Arlo Parks is part of the new beat generation

Arlo Parks is only 19 but heck is she making moves – mostly dad dancing on stage right now but there’s a lot on the horizon. She’s honest, she’s fearless and she’s unique, she’s got just about everything a poet and an artist needs so keep your eyes peeled.

This year, you’ve been doing your A-Levels whilst also signing a record deal, you don’t get many artists doing that nowadays. How’ve the past 12 months felt for you?
Surreal, overwhelming and extremely exciting.

How do you manage to stay grounded when you’re getting recognition from Transgressive, from Beats 1 Radio and so many other tastemakers in order to complete your A-Levels?
I was studying subjects I enjoyed and school was this nice bubble of normality that I enjoyed being part of. I also had plenty of mates reminding me about the shoddy demos I used to make in a closet – that kept grounded.

Another person who’s been supporting you for a while now is Lily Allen. When did you first realise Lily Allen was a fan of you and what kind of boost did that give you?
I think I saw that she posted Cola on her Instagram – it was a really lovely feeling. At the same time, I try not to base too much on external validation.

Lily Allen is known for always telling the truth in her music and that’s exactly what you do. Does writing about real, personal topics and saying it how you see it come naturally to you?
It’s completely natural – integrity is a key part of what makes songwriting so personally therapeutic.

You’re supporting Jordan Rakei in October, what can people expect from your live shows?
A few new tunes and dad dancing.

Then there’s the new EP, ‘Sophie’, what can you tell us about this EP? Are there any themes that run throughout the songs on this record? What was the songwriting process like?
I want to leave it up to interpretation really, but it’s centred around emotion and connection or a lack thereof. I wrote the songs at pretty different times in my life.

How does this follow on from ‘Super Sad Generation’? What similarities and differences are there between the two EPs?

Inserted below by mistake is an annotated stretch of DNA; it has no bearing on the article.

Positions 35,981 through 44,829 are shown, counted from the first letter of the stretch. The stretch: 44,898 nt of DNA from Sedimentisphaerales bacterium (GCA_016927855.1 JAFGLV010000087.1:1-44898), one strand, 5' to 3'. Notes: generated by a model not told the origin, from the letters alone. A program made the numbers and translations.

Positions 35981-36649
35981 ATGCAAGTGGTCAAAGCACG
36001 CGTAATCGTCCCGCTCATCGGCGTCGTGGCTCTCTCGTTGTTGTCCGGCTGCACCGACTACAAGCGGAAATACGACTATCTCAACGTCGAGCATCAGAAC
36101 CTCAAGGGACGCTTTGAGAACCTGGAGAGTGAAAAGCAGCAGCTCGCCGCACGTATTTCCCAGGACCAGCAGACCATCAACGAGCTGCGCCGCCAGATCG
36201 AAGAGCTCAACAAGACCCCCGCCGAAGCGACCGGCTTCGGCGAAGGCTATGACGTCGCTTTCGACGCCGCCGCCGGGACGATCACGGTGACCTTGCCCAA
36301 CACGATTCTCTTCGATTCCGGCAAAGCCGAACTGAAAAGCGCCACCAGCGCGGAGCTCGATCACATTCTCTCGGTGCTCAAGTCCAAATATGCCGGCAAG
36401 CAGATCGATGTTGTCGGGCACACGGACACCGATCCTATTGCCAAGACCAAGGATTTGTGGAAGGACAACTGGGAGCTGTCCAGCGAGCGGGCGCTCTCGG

The thing that connects them is the fact that it’s my voice and my perspective – I’m speaking about my subjective view of people and myself.

On that EP, ‘Super Sad Generation’, is the title track a personal tale or a general observation of youth culture?
It’s a general observation of people in my inner circle and of course more general trends.

You’ve been tipped as one of the voices of Gen Z, but that’s a lot to put on someone considering how tough it is being a part of Gen Z, right? What’s your thoughts on the current actions of young people, the climate protest for example, but also how older generations continue to look downwards on younger people?
I guess – I feel like young people are being louder and stronger than ever before, refusing to be ignored or viewed with condescension. Young people are taking action and standing up for each other and the planet. It’s beautiful.

Finally, there are a huge variety of artists that have influenced you, Otis Reading, Loyle Carner, Jimi Hendrix, Julien Baker, Is there something you look for in an artist or are you someone who learns to appreciate the differences in music and embrace it? And how does this influence you as an artist and a songwriter?
I look for honesty, always, someone who seems to mean what they say – that inspires me to be fearless and do the same.

Listen to Arlo Park on Spotify and Apple Music. Get our latest print edition HERE